Looking to the Future

From the earliest, most primitive form of “solar panels,” plants, to the contemporary quantum dot solar cells, the harvesting of energy provided by our greatest resource, the sun, has evolved tremendously. Throughout this blog, we have covered quite a bit. We talked about the photovoltaic effect, the premise for the chemistry behind solar panels, semiconductors, especially silicon the most common material for solar panels, solar cell efficiency (link 3rd post), and even some of the cutting edge solar cell research happening right now including perovskites (link 4th post)and quantum dot solar cells (link 5th post).

 Due to the nature of solar technology, the role of chemists is irreplaceable. Chemists must design new dyes, develop materials for better electron transport, and they must also characterise each new material to ensure that the energy of the electron ‘fits in’ with the other materials – the rest of the solar cell. Just like a car engine, if one part doesn’t fit, the whole thing doesn’t work. In this way, chemists, along with physicists and engineers have to work together to find the best materials which fit together to ensure that the solar cell is working as best as possible.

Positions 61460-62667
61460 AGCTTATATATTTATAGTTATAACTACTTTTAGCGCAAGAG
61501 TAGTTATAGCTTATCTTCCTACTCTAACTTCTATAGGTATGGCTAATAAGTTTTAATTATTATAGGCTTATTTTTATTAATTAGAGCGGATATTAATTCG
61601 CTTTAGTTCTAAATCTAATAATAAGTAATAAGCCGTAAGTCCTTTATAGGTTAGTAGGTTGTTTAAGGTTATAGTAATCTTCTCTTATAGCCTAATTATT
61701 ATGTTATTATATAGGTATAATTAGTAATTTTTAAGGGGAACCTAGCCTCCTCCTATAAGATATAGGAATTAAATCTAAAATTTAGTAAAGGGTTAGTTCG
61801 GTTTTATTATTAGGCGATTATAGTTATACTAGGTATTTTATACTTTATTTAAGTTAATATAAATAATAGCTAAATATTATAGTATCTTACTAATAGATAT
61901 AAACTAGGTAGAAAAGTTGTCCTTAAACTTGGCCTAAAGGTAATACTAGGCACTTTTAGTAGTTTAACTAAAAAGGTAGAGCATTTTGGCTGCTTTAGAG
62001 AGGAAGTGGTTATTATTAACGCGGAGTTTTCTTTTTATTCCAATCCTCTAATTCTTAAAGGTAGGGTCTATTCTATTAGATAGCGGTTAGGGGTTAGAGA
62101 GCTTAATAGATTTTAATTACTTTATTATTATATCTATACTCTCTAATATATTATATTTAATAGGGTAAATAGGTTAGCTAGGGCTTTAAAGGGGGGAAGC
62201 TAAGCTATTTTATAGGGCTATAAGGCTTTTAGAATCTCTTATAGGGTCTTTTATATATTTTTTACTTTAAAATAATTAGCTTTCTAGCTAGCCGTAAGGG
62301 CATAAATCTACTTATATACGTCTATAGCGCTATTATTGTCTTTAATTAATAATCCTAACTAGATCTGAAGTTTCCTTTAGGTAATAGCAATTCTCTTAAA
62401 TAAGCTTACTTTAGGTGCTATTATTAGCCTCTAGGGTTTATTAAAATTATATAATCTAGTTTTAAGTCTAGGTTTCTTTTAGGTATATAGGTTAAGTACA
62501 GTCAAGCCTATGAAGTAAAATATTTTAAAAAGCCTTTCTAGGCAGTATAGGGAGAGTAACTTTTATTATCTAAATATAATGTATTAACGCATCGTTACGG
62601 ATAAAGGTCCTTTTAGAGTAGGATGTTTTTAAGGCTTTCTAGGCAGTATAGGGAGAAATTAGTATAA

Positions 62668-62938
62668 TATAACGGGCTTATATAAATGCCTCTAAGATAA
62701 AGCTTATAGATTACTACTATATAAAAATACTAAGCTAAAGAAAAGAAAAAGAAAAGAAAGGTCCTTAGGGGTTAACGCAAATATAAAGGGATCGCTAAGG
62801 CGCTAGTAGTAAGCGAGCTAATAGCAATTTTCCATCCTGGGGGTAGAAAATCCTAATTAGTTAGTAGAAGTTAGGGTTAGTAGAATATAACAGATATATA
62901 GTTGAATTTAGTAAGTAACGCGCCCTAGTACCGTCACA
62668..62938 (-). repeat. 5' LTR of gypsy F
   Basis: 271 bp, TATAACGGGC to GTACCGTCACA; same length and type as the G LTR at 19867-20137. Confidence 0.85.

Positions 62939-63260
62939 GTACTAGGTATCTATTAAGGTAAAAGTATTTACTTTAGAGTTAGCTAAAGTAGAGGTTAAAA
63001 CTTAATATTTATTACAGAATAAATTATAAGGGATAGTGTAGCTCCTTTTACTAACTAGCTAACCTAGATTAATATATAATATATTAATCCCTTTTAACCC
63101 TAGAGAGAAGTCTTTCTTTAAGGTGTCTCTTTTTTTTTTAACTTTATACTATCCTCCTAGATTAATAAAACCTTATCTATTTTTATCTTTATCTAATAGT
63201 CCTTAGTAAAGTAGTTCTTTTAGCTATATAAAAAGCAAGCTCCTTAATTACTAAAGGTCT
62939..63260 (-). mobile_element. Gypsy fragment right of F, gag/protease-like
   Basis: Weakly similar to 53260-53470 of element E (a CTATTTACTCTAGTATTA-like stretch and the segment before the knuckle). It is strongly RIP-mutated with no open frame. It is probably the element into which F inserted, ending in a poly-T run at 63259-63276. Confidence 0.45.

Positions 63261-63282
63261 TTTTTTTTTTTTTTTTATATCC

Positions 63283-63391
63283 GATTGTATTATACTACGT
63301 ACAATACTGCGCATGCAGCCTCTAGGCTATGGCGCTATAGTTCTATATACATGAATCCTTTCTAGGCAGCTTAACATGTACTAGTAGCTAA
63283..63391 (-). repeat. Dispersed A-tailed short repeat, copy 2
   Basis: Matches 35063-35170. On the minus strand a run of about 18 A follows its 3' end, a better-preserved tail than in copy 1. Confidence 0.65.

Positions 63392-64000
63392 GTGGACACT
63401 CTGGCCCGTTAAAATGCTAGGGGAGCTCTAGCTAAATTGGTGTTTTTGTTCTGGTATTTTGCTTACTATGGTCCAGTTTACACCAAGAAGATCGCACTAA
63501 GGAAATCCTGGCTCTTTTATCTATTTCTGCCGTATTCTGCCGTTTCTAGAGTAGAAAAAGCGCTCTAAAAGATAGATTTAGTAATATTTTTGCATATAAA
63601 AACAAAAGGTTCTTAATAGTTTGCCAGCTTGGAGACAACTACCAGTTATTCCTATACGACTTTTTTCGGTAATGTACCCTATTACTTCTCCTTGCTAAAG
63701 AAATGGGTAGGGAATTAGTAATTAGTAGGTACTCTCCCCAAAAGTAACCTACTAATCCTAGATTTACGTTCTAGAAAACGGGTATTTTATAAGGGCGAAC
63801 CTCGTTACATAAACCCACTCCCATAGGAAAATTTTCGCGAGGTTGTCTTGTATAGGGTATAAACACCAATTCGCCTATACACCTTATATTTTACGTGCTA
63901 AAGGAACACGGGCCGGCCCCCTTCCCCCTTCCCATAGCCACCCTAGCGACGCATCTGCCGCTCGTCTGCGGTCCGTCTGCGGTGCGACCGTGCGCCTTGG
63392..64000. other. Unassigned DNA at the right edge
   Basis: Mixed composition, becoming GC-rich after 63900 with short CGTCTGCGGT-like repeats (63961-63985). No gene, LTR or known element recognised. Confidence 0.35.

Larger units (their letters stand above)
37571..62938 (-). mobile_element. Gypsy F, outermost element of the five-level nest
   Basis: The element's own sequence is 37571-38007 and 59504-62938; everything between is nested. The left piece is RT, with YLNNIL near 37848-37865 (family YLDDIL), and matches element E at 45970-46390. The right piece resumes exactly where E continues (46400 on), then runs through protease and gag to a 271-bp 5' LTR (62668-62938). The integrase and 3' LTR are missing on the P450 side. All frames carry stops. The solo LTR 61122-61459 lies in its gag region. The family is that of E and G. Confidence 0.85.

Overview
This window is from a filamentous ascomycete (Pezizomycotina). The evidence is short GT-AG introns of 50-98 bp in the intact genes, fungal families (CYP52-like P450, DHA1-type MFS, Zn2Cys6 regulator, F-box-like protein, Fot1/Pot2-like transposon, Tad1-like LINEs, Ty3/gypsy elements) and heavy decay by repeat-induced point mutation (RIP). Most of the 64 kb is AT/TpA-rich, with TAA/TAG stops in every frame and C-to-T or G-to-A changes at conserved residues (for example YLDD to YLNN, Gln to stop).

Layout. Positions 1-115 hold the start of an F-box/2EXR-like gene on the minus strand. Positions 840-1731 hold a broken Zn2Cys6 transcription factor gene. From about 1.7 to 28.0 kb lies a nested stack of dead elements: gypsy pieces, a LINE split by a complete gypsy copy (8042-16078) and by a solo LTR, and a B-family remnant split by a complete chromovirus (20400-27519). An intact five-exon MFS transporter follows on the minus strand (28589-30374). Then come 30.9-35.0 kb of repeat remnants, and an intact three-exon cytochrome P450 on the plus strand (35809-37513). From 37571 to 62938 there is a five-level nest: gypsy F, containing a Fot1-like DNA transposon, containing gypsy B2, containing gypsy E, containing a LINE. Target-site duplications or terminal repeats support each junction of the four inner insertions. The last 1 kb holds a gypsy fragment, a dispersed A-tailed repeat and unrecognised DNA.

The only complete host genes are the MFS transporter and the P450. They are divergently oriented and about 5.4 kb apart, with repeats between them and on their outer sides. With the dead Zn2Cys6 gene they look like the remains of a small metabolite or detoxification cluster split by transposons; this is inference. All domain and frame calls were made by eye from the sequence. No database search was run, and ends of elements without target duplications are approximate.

Can solar power change the world? For some communities in developing countries, it already has. Scientists must continue to work with businesses, economists, architects, designers and a whole host of other professions to make sure that solar cells are practical, cost effective and appealing. Solar cells will continue to make a large contribution to reducing the world’s dependency on fossil fuels, closing the poverty gap and changing the world. In one hour, more sunlight falls on the earth then is used by the entire population of our planet in a year. It is the most readily available renewable source of energy we have access to, and it is up to us to utilize it the best way possible.

 So we leave you with a deeper understanding of the mechanisms of a photovoltaic cell, the variety of solar panels, and this awesome (at least we think it is) TED Talk by Joe Jordan, a NASA Researcher about “The Solar Window of Opportunity.”

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